|Department of Public Information • News and Media Division • New York|
IN STATEMENT TO SECURITY COUNCIL, SECRETARY-GENERAL STRESSES ‘VITAL IMPORTANCE’
OF UN MANAGEMENT REFORMS, INCLUDING CLEAR DEFINITION OF RESPONSIBILITIES
Following is today’s statement by UN Secretary-General Kofi Annan to the Security Council:
As you know, it was on my initiative, and with the support of this Council, that in April of last year Mr. Volcker, Justice Goldstone and Professor Pieth were asked to conduct their inquiry.
I took that initiative, not with a view to deflecting blame, or to forging a political weapon against anyone, but with the sole purpose of uncovering the truth. I was convinced that only by revealing the full truth, however painful, could the United Nations regain its credibility, and establish what changes were needed.
Mr. Volcker himself remarked, when presenting his first interim report, that few other organizations would have opened themselves to independent scrutiny as fully as this one has. And indeed, the truth as revealed in the successive interim reports of the Inquiry, and in this full report today, is painful for all of us. There can be few people, either in this Council or in the Secretariat, who will take pleasure in hearing or reading the conclusions that the Inquiry has reached.
Yet I believe we should all be profoundly grateful to Mr. Volcker and his colleagues for the work that they have done, and the report that they have produced. I have no doubt, no doubt at all that this Organization will benefit from it.
Mr. President, my colleagues and I have only just received the full report, as you have, and therefore it would be premature for me to give a detailed response at this stage. But there are some things that I am ready to say now.
The report is critical of me personally, and I accept the criticism.
Earlier this year the Committee concluded that I did not influence, or attempt to influence, the procurement process. I am glad to note that the conclusion is reaffirmed.
But I accepted then, and still accept, the conclusion that I was not diligent or effective enough in pursuing an investigation after the fact, when I learned that the company which employed my son had won the humanitarian inspection contract. I deeply regret that.
The evidence of actual corruption among a small number of UN staff is also profoundly disappointing for all of us who work in this Organization.
But, while I have not yet had time to study the full text of the report, I am gratified to see that two essential points are made in the preface. First, the Committee notes that the Programme did succeed in restoring and maintaining minimal standards of nutrition and health in Iraq, while also helping to maintain the international effort to prevent Saddam Hussein from acquiring weapons of mass destruction. And secondly, it observes that “the wholesale corruption within the Programme took place among private companies, manipulated by Saddam Hussein’s government”.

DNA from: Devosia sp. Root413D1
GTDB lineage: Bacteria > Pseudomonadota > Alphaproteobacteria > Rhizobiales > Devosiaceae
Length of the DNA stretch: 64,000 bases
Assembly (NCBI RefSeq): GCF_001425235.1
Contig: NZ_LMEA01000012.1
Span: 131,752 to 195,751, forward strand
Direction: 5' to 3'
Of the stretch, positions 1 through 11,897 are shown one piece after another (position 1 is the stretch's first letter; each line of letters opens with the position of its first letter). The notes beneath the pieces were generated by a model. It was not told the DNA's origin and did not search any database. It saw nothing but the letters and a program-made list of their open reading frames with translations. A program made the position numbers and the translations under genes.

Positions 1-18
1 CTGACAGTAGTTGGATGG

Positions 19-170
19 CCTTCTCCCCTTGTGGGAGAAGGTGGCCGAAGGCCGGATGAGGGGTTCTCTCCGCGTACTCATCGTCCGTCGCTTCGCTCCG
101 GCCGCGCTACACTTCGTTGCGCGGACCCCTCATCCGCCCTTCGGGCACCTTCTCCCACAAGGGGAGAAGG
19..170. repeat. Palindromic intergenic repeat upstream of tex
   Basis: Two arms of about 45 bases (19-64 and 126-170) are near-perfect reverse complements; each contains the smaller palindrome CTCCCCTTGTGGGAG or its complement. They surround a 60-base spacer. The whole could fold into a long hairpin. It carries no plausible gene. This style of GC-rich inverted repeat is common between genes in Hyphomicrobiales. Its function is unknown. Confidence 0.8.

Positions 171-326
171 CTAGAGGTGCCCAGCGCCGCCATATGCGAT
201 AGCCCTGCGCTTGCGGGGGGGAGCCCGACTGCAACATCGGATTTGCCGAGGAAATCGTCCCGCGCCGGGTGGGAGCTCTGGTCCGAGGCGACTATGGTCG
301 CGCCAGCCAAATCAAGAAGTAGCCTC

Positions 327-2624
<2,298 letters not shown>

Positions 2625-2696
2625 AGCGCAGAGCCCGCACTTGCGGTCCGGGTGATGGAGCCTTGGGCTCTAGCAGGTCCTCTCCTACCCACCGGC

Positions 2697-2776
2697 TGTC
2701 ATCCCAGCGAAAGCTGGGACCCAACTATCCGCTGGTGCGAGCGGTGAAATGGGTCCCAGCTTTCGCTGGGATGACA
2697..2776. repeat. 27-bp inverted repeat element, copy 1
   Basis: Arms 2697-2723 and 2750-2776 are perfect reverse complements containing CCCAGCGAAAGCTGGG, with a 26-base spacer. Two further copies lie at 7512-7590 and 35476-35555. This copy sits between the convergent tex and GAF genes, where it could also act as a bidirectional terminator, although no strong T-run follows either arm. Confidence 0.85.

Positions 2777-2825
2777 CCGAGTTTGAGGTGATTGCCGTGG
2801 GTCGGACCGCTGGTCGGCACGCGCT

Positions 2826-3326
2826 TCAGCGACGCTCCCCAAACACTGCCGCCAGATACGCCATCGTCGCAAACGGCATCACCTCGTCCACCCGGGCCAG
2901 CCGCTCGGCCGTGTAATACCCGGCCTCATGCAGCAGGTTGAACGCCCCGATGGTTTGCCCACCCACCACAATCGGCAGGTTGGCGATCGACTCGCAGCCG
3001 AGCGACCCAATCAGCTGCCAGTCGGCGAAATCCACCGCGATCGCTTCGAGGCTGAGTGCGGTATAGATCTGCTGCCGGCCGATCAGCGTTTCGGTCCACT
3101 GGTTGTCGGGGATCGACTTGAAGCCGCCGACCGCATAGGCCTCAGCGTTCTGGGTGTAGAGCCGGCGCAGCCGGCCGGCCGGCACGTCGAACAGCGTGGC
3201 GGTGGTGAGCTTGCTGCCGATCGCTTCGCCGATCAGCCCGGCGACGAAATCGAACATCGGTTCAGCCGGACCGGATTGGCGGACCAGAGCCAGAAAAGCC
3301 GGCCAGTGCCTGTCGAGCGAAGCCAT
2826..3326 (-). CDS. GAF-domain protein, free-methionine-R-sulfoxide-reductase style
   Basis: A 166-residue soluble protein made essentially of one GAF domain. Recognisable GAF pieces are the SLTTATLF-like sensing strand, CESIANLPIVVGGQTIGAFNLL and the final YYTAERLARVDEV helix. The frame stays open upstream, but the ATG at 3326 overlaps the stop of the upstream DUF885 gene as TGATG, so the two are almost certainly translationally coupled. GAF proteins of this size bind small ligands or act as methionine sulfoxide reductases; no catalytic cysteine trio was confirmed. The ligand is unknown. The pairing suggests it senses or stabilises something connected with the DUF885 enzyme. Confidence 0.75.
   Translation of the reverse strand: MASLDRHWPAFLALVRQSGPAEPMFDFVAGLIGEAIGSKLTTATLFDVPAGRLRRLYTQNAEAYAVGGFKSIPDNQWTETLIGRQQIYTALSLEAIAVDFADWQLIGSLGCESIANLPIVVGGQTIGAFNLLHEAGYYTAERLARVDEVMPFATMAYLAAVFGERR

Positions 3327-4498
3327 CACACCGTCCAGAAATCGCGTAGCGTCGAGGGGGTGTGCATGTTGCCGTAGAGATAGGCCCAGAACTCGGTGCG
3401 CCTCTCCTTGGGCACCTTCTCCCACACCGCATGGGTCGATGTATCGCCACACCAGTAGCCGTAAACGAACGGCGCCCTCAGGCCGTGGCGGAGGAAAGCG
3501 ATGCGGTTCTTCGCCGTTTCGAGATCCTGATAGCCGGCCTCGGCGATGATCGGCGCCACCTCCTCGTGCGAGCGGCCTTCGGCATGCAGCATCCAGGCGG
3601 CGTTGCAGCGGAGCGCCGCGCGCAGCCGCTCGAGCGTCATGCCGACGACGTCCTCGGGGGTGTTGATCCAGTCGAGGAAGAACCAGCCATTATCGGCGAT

More important, however, are the Committee’s findings about the general management of the Programme, which was characterized by weak administrative practices, and inadequate control and auditing. Most important of all is the way that those findings reflect on the system of decision-making, accountability and management throughout the Organization.
Here too, as chief administrative officer, I have to take responsibility for the failings revealed, both in the implementation of the Programme and, more generally, in the functioning of the Secretariat.
The report also finds that many of these problems were rooted in an unclear demarcation of roles and responsibilities between this Council, the 661 Committee and the Secretariat -- and in particular by this Council’s decision to retain substantial elements of operational control within the 661 committee, composed of national diplomats working under highly politicized instructions from their home governments, yet willing to take decisions only when there was unanimous consent among all the fifteen members.
This, of course, calls for reflection by Member States.
There are hard lessons for all of us to learn.
They are lessons about the importance of accountability, and particularly of having clear lines of responsibility and reporting, so that all officials, and all parts of the Secretariat, know exactly where their responsibilities lie.
They are lessons about oversight, and particularly about the need for mechanisms to ensure that, when oversight reveals deficiencies, someone takes prompt action to repair those deficiencies.